Healthy or junk food? Busting food labels (CBC Marketplace)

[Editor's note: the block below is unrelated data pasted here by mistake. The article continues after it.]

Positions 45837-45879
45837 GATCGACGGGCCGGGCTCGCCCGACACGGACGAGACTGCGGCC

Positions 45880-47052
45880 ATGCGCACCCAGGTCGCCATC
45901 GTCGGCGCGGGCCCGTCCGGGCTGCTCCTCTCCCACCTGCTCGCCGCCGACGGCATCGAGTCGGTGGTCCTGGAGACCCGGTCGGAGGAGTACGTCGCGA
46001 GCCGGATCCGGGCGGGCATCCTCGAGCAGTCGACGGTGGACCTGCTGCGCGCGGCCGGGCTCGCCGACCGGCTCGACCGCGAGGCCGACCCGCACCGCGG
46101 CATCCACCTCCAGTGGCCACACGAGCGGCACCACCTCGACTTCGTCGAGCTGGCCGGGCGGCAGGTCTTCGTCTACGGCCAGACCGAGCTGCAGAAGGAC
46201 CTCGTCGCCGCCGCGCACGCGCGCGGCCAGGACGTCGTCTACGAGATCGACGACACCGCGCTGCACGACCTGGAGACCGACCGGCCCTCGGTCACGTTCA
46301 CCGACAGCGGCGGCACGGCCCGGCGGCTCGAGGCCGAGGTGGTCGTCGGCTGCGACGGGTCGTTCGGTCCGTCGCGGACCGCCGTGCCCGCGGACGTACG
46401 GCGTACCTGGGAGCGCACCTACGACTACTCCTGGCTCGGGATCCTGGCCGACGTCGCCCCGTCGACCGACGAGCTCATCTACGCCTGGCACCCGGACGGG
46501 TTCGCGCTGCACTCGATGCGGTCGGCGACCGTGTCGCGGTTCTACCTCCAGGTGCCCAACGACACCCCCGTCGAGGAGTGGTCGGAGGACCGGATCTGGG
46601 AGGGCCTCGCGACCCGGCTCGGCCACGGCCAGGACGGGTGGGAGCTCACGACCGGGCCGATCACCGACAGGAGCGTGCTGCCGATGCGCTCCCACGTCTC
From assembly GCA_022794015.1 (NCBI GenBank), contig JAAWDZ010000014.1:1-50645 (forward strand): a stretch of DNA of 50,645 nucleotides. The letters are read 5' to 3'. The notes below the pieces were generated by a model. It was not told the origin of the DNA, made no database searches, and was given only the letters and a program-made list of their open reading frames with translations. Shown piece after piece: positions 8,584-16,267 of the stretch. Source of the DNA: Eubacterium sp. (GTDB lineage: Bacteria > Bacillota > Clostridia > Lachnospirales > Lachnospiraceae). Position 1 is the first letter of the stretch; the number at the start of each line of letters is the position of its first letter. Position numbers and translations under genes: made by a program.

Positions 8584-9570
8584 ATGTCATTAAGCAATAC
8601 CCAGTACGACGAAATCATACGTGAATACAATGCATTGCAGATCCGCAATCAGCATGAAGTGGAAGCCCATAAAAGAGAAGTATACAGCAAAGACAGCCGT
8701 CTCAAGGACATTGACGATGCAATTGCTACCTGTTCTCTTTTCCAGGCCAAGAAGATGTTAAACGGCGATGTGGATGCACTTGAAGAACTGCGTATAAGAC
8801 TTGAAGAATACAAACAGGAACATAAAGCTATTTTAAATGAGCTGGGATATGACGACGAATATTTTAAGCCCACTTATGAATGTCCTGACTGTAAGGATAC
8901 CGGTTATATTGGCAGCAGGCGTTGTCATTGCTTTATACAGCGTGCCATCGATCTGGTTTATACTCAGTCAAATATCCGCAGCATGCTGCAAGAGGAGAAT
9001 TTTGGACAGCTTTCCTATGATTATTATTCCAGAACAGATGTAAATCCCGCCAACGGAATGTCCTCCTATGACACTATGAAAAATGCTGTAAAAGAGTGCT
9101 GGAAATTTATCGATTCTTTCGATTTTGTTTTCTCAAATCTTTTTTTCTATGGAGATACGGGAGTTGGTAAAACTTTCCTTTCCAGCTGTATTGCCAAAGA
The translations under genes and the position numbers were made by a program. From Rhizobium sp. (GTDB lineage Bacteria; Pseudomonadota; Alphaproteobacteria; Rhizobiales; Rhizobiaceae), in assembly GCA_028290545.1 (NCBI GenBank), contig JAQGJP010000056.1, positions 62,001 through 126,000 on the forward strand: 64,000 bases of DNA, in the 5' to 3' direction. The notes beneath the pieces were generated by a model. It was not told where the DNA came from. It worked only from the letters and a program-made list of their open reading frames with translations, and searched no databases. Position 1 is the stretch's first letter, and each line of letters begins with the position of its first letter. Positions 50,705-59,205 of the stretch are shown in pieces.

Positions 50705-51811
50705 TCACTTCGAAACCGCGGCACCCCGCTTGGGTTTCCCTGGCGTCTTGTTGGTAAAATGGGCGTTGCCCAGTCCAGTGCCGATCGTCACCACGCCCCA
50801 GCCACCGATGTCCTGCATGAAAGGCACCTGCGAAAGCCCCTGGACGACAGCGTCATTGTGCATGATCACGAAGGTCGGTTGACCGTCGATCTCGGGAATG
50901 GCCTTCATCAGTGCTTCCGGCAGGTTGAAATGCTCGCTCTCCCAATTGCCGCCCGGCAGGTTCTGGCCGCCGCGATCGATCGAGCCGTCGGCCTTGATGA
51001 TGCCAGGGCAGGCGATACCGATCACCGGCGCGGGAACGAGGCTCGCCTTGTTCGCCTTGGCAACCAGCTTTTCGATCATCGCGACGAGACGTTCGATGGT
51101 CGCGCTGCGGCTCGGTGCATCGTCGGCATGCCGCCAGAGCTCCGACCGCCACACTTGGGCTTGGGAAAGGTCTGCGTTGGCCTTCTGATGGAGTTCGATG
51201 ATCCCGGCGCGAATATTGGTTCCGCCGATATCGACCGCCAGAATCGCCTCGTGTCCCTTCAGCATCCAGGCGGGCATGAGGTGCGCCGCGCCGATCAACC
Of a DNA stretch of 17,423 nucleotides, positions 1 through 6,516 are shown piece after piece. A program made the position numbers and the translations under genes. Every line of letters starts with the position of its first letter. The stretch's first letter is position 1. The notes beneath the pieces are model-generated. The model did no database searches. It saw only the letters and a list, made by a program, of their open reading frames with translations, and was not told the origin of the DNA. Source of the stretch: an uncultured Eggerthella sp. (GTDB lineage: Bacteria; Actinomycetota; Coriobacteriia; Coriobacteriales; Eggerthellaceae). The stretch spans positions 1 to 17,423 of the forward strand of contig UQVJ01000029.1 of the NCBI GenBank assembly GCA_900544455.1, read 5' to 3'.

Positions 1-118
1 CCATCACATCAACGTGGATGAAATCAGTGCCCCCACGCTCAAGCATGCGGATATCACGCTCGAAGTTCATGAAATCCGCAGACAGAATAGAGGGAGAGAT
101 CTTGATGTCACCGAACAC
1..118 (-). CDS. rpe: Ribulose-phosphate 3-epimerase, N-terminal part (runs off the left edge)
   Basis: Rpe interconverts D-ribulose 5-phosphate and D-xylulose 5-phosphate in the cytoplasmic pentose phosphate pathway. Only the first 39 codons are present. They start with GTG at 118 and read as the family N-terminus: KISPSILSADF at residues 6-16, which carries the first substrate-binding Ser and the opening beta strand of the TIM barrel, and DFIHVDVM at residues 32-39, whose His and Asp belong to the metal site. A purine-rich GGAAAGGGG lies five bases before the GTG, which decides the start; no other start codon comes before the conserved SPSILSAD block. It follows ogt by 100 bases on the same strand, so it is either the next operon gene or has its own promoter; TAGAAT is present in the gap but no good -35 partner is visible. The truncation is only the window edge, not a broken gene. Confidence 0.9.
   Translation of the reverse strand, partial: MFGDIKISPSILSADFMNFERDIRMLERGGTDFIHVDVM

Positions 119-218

(♪♪)>>Tom: We’re hitting the grocery store. Baskets in hand. Eyes focused. On popular food products.>>Erica: Investigating whether companies are playing fast and loose when it comes to food labelling.>>Tom: Start the day with Nutella. Everything from breakfast — to dinner.>>Erica: Healthy Request. Sounds good.>>Tom: I’m sold.>>Erica: We’re finding a healthy diet of food claims.>>Tom: 100% natural. Garden Vegetable.>>Erica: Bread with veggies?>>Tom: Seems that’s the hype these days. But are company claims supported by the facts? Or is it just food fiction? How important are the labelling claims to your decision?>>That’s the first thing I look at.>>I’m a dad so I like to get. you know, certain types of nutrition to my boys. They’re still growing so they eat a lot of protein.>>Quite a bit. I used to be not in the best of health so it became a habit over time.>>Erica: To find out about these healthy food claims, we check out… And meet up with a guy who can help us read between the lines. Hey, Yoni.>>Hi, Erica.>>Erica: Good to see you.>>Nice to see you.>>Erica: Dr. Yoni Freedhoff runs a health and nutrition centre in Ottawa. He’s been called Canada’s nutritional watchdog.>>How would you describe some of the marketing tactics companies use to get people to buy their stuff?>>They’ll use anything and everything that they can to try to convince consumers that what’s in those packages is health food.>>Erica: How successful do you think the marketing is?>>I think it’s extremely successful. Every aisle of the supermarket is preying on us. They’re preying on our psychologies. They’re preying on our beliefs It’s not fair.>>Tom: Let’s start with the first meal of the day. A popular breakfast item. Nutella. You know, the one that’s spreading the message that “breakfast loves Nutella.”>>Knives, spoons, fingers and cheeks. Made with roasted hazelnuts. Breakfast loves Nutella.>>Tom: Precious Chong’s family loves it, too. Her 9-year-old son Jack eats this sweet treat three times a week. He’s nuts for Nutella.>>Delicious!>>Tom: She first ate the stuff as a child in Europe, and says now it’s a staple in her home. When you’re serving Nutella for Jack in the morning, how much do you give him?>>Mm, like, between a teaspoon and a tablespoon full in his oatmeal.>>Tom: Do you know anything about the ingredients of Nutella?>>Mm, I know it’s like hazelnuts and sugar?>>Tom: Any idea how much sugar is in there?>>I don’t know.>>Erica: The manufacturer says it can be part of a balanced breakfast. But is Nutella really a good way to start the day? What do you think of this product?>>Well, I think that it is spreadable candy.>>Erica: Candy! Why?>>Well, basically everything you spread on that piece of bread will be sugar.>>Erica: So just how much sugar does Nutella pack?>>Erica: It says each serving is one tablespoon, so I’m going to just get a tablespoon of this, and that has 11 grams of sugar. Okay. Here we go.>>Nutella really, it’s a bit of whey powder, so we’ll put some whey powder and it’s a bit of skim milk powder, so we’ll put that, too. Some cocoa powder. We’ve got cocoa powder. And now everybody knows there’s hazelnuts in there, but I don’t know if everybody knows there’s only two-and-a-half hazelnuts in that tablespoon. And then there is just shy — one gram shy of three teaspoons of sugar.>>Erica: That is a ton of sugar on my toast.>>It is a lot of sugar on your toast. You know, a lot of people, they say, well, we know it’s not healthy, but I’m not sure people know just how much this actually is.>>Erica: All that sugar in just one serving. And Freedhoff thinks people are eating more than that.>>The label, it’s swimming in Nutella. I wonder if two tablespoons would make it look more like that label.>>Erica: And once you make it two tablespoons of Nutella, you’re eating five-and-a-half teaspoons of sugar, and that’s not all. You’ve got another ingredient down there. What’s that?>>I do. This is chocolate icing.>>Erica: You think there’s a comparison?>>Well, in fact there is less sugar, tablespoon for tablespoon, in this chocolate icing than in that Nutella.>>Tom: The company says it doesn’t promote the nutritional value of Nutella. If you eat it with some whole grain toast, fruit and milk it can be part of a complete breakfast. But that’s little consolation for our Toronto mom. In a serving of Nutella, which is a tablespoon, there are 11 grams of sugar.>>Wow.>>Tom: Do you know how much that is?>>No.>>Tom: Almost 3 teaspoons. (clears throat)>>That’s a lot of sugar. So I’m basically giving a chocolate bar to my son for breakfast.>>Tom: The fact that Nutella markets itself as a breakfast food, sells itself that way, and knowing how much sugar’s in it, how do you feel about that?>>Oh, I mean, it’s a sham. It shouldn’t be a breakfast food, it should be like a dessert.>>Tom: The latest in a long list of unhappy Nutella fans. A couple of years ago the manufacturer made national news in the U.S. when it was sued for false advertising.>>I thought it was at least as nutritious as peanut butter, maybe a little bit more, and that’s just the impression I got from the commercial.>>Tom: The company had to pay its customers $3 million.>>Erica: They may have tweaked their advertising to tone down the impression it’s “healthy” but this sugar cop says it’s still leaving a false impression. Why are companies allowed to market their product as though they’re good for you?>>Companies are allowed to say whatever they can get away with saying. Now, they’re like teenagers. Their job is to push the envelope. To see what they can get away with to sell as much product as possible.>>Erica: One of the slogans for this product is “breakfast loves Nutella”.>>Well, kids may love Nutella and maybe breakfast does too but I’m not so certain that health does.>>Erica: Let’s put this one away.>>Indeed.>>Erica: Time for us to turn the tables on this label. Change food fiction into food fact. So, let’s make breakfast loves Nutella… Nutella loves sugar. (ding)>>Tom: With breakfast done, time for lunch.>>Erica: Healthy Request. Sounds good.>>Tom: I’m sold.>>Erica: Throw it in?>>Tom: You bet. So we pick up some Campbell’s Healthy Request soup. So when you see the word “Healthy Request” on that, what does that mean to you?>>It would mean to me there would be more vegetables in there. It would have some type of whole grain in there.>>Healthy Request? Well, I’d have to look at the ingredients before I figure out if it is healthy.>>Vegetables and nice looking things on the side. So I’d think, yeah, that’s something I would consider.>>Erica: So just how healthy is this soup? We’ve got this Campbell’s soup. It’s called Healthy Request and there are a lot of health related things on this label.>>There’s no question that label screams healthy. I mean, even if you look at the spoon, you don’t see soup. You just see a spoonful of vegetables right above a logo that’s got a heart with the world “healthy” on top of it. So this is, I would imagine, the marketing point is heart healthy soup.>>Erica: So let’s look at the amount of sodium in there. It has 470 milligrams of sodium per serving. How’s that number?>>Well, first, 470 milligrams of sodium in a serving of soup might not be a small number for someone who is worried and concerned for real reasons about sodium. So people with heart disease, that’s actually quite a lot for a serving of soup, but I have a question. How much is the serving of soup in this case?>>Erica: It says per serving of 250 millilitres, but this has almost 400 in it. In this container.>>And so that would be almost 750 milligrams of sodium in that container.>>Erica: If you ate the whole thing.>>Now, I wonder who wouldn’t eat the whole thing. I mean, look at this container. So it is a single serve container. I say that because you can’t reseal it.>>Erica: Campbell’s says it uses the standard serving size for soup set by the government. That way, shoppers can make a fair comparison. But it looks as if Campbell’s could be breaking government rules around labelling. If a food product could reasonably be eaten at a single sitting, the company has to give you the nutritional info for the whole container. How misleading is it then to give the sodium for a serving size that is not the entire thing?>>I think it’s very misleading. You know, especially when you’ve got a container that clearly is something people would regularly consume all at once.>>Erica: And that’s not the only food fiction going on.>>If you want to know how much sodium, it’s the same amount of sodium as you would get if you ate this entire bowl of potato chips.>>Erica: You wouldn’t sit down and eat an entire big bowl of potato chips like that.>>No. And if you’re making your own vegetable soup at home, the likelihood of you putting that much sodium in is quite low.>>Erica: So this Healthy Request soup?>>Not so healthy. (♪♪)>>Tom: Back at the grocery store, we give shoppers the scoop about this soup. Do you think that’s a healthy request?>>It’s terrible. It’s terrible.>>Wow! (Laughing)>>I’d probably rather have the potato chips.>>Tom: (Laughing) They have Healthy Request on here. It’s got that much sodium in it. How do you feel about that claim?>>It doesn’t seem healthy at all.>>Tom: So time for another label makeover. Let’s turn Campbell’s “Healthy Request” soup into… Campbell’s “Salty Request” soup. (ding)>>Erica: When we come back, more popular names, and marketing games. Is this 100% fruit bar 100% healthy?>>Yeah, that’s something that I’d probably stay away from.>>Tom: And later… What “Krafty” claims are you being served for dinner?>>It’s (bleep), is what it is.>>What lousy label bugs you? Snap a photo and share it with us on Facebook and Twitter. (♪♪)>>Erica: Tom and I are on the move through the grocery aisles, looking for products that claim to be good for you, trying to separate food fact from food fiction. We’ve checked out breakfast. Next up on the lunch menu…>>Tom: Oh, here we go. Garden Vegetable.>>Erica: Bread with veggies?>>Tom: With our soup.>>Erica: Perfect combo.>>Tom: Okay.>>Erica: We’ve got Dempster’s Garden Vegetable bread.>>Tom: What do you think when you see that label?>>Well, vegetables — of course vegetables are good for you, right?>>Well, I think that should be better for you. It should give you a bit more of your daily vegetable intake.>>Erica: So does it? Back in the kitchen we ask our nutritional watchdog Dr. Yoni Freedhoff. The packaging is covered in carrots. What does it suggest to you?>>I think it suggests probably to me, and to most people, that loaf of bread has a lot of carrots in it.>>Erica: Carrots have plenty of nutrients. So what’s Dempster’s serving up?>>Erica: Carrots are known for their Vitamin A. Let’s see how much Vitamin A is in here per serving. It says a serving is two slices, and you’d get 6% of your daily recommended allowance of Vitamin A. How much is that in terms of actual carrot?>>Actually not a lot. So if you actually wanted to get your Vitamin A from a carrot source, an actual vegetable, the amount of carrot you’d need to eat is just over about a gram worth of carrot which I’m guessing is roughly this much.>>Erica: So pretty misleading?>>I think it’s very misleading. And I think, really, what it speaks to is that when you put vegetables in a food, the processing strips away their nutrition. Eating a carrot is not the same as eating carrots that were placed into processed food. Even if many are put in there, nutrition gets stripped out.>>Erica: Dempster’s says two slices of their Garden Vegetable bread has a half serving of veggies, but after processing, there aren’t a lot of vitamins. So if you ate the entire loaf of this bread, how much carrot would you get?>>Well, for a medium sized carrot, it would be about a seventh of a carrot.>>Erica: If I ate the entire loaf of bread, that much Vitamin A?>>That’s correct.>>Tom: Dempster’s says the label is factually accurate, but our grocery shoppers are still frustrated with that tiny amount of vitamins. You’d have to eat the entire loaf to get the Vitamin A equivalent of a carrot that big.>>That just seems like a lie. (laughing)>>The immediate reaction is kind of like, ah, because you got me.>>To put a big thing on the front like that says garden vegetables, and those are vegetables whick would have Vitamin A in them. I think that’s pretty — to me, that’s misleading.>>Erica: So the actual amount of Vitamin A in this bread gets an “F”?>>Yes. An “F” for food fiction.>>Erica: Time for another label makeover. Let’s turn Dempster’s Garden Vegetable bread into… Dempster’s “Where’s The Veggie?” (ding)>>Tom: Next on our shopping list we’re on the hunt for a midafternoon snack. Grocery aisles these days are filled with food labels making all kinds of fruit claims. Look at those. 100% fruit. Check this one out. Made by Sun Rype. It’s called fruit source “100% fruit bars.” How can you go wrong?>>These are the things that go lunch boxes, you know, and stuff like that.>>Well, if you see 100% fruit then you would think, okay, that’s like an apple. Or it’s like an orange or a pear or something.>>Erica: Time to find out if this fruit bar is as good for you as you think. If we look at the nutrition facts, 29 grams of sugar in every bar. So how much sugar is that?>>Well, the amount of sugar in each one of these bars is the same amount of sugar you get if you ate four, five, six-and-a-half Oreo cookies. And I don’t think many parents would be sending their kids with six-and-a-half Oreo cookies worth of sugar to school every day and thinking that was healthy.>>Erica: Well, you’d never do that. Parents think this is a healthy alternative. Not six-and-a-half Oreos worth of sugar.>>That’s right.>>Tom: Shoppers are shocked there’s that much sugar in one bar. A single one of these bars has 29 grams of sugar.>>Okay.>>Tom: That’s the equivalent of six-and-a-half Oreo cookies.>>Yeah, that’s something that I’d probably stay away from.>>Well, it would be surprising to me that there’s that much.>>Well, I’d rather have the six-and-a-half Oreo cookies.>>Erica: We called Sun Rype and they said that this product is derived from 100% fruit.>>And I believe that fruit started their processing chain. Right. This is a processed food, and the processing of fruit changes its nutrition. This again is candy. Candy masquerading as fruit is still candy.>>Erica: Now, you might know all that sugar in this fruit bar is natural and adds up once it’s processed, but are you getting the good stuff, too? Strawberries are known for their Vitamin C so let’s see per bar how much Vitamin C you get and it says 2% of your daily allowance. How much is that?>>It’s not a lot. So if you were to consume one strawberry and you wanted to get the same amount of Vitamin C from those bars, you’d have to eat six of them. Truthfully, I think the only thing we should be able to market as actual fruit is actual fruit.>>Tom: The not so sweet facts call out for another label makeover. Given all that sugar, let’s call Sun Rype… Sun Hype. (ding)>>Erica: When we come back, a popular pasta with a clever spin!>>That’s preying on peoples’ hope.>>Tom: And it’s your turn to give food makers a piece of your mind.>>Just be honest.>>Erica: Hey, watchdogs. Got a product or service you think we should test? E-mail us at [email protected] (♪♪)>>Erica: We’re scanning the grocery aisles for popular products, on the lookout for misleading marketing claims. We’ve checked out breakfast, lunch and a snack. So what’s for dinner?>>Erica: Kraft Dinner, Smart.>>Tom: Yep. Kraft has come out with a line of products to appeal to health conscious parents out there. It’s called KD Smart, with high fibre, veggies, even one with omega-3. Sure sounds healthy. So Kraft Dinner. It’s smart. It’s got flax, omega-3. When you see that kind of label, what do you think?>>I see flax, which I know is kind of good for me. I see omega-3 which, as someone with high blood pressure, I think should be having that.>>Tom: Would you think this is a healthier alternative to regular KD?>>I would think so, yeah. Just from the flax, omega-3, no artificial flavors, colours, preservatives.>>Erica: Here’s an unappetizing fact. All three “Smart” brands cost more than regular KD. So what exactly are you getting for that higher price? We ask nutrition expert Dr. Yoni Freedhoff, starting with the KD Smart with veggies. On the ingredients it says it’s got freeze dried cauliflower. So how much are you getting in each serving?>>Not an awful lot. I mean, this is Kraft Dinner. And you if you crunch the numbers you wanna see how much, for instance, Vitamin C worth of cauliflower you’ll get in a serving, it’s two tablespoons.>>Erica: That’s only an eighth of a cup! Yep. For every serving of this KD Smart, about a third of the box, you’re getting the Vitamin C found in two tablespoons of cauliflower. The other brand that they have here is Kraft Dinner Smart High Fibre, and the ingredients says this one has oat hull fibre in it. How much are we getting in each serving of this?>>You’re getting the equivalent amount of fibre as consuming roughly an apple, and on paper that sounds great, except there is health benefits to consumption of fruits and vegetables and whole grains. We don’t have the same wealth of evidence to suggest that if we take just the fibre out of those foods and add it to KD that suddenly it will make KD healthful. I think that’s a stretch.>>Erica: Finally the KD Smart with omega-3 with flax. Is there enough in the box to make a difference to your health? How much omega-3 are you getting in this?>>Well, so the evidence on omega-3 suggests that the best sources of omega-3 are the fish sources. And our bodies actually convert flax into the same types that you would get from fish but we do it very inefficiently.>>Erica: So just how much KD Smart would you need to eat in order to get the omega-3 you’d get in this piece of fish? Try 177 servings!>>This is not health food. You know if people want to eat Kraft Dinner, eat Kraft Dinner. It’s one of the rights of childhood. But to do it and think you’re being smart about it, well, that’s food fiction.>>Tom: Back at the grocery store, shoppers think what we’ve found is hard to stomach. We did some calculations on this. You’d have to have 177 servings, about 44 boxes of this, to get the omega-3 that you get out of one serving of salmon.>>Wow. That’s clever marketing, eh?>>Tom: Is that what it is?>>Well, that’s (bleep), is what it is.>>I think it’s really kind of selling the consumer really short in terms of what they’re actually looking to gain from this product.>>Tom: You call it misleading. Why do you think it’s misleading?>>Well, because they’re saying it’s a smart choice for eating and it’s not.>>Erica: Kraft admits there’s a not a ton of nutritional value with this trio, but says they’re a choice for parents with picky kids. We’ve decided their marketing is just a little too “krafty.” So bring on a new label! KD Smart, say hello to… KD Not So Smart. (ding)>>Erica: Dr. Yoni Freedhoff says the buck should stop with government. It needs to take more responsibility to make sure food labels aren’t misleading.>>We shouldn’t be forced as consumers to study nutrition labels to see if the claims on the front are accurate. I tend to waggle my finger most at the government for allowing the claims that we see on these packages to exist in the first place.>>Tom: We ask the government agency responsible for making sure these products aren’t misleading for an on-camera interview about our findings. No luck. We want to talk to all the companies on-camera about this food fiction too, but they say no. The food makers may not be talking, but we know you’ve got something to say to them.>>Just be honest. You don’t have to go through this. People will still buy your product if it tastes good.>>You’d probably sell your product just as well if you weren’t engaging in these activities, and you’re probably losing a certain segment of the market, like me.>>They’re baiting us into buying what they have. Either we have to change our laws about what they can say or we as consumers have to be more educated.>>They really have to be more deliberate with putting the actual ingredients more in the forefront instead of…>>Tom: More transparent or open?>>More transparent instead of the buzzwords that people seem to be picking up on.>>You’re eating it, too! You’re feeding your kids this stuff, too you know? It’s time for change.>>Tom: And that’s a food label cleanup in the grocery aisle.>>Next week on “Marketplace”.>>Checkout charity. It’s giving to a good cause.>>Tom: So how come we don’t always feel good doing it?>>As soon as I see there’s a campaign going on I think, oh, brother, here we go again.>>While stores raise millions, we’re left to wonder what’s in it for them.>>They don’t tell you that at the checkout counter. There’s no accountability.>>Some believe there’s a different, better way.>>Give me a reason to do it beyond feeling good.>>Doing good, but feeling bad. That’s next week.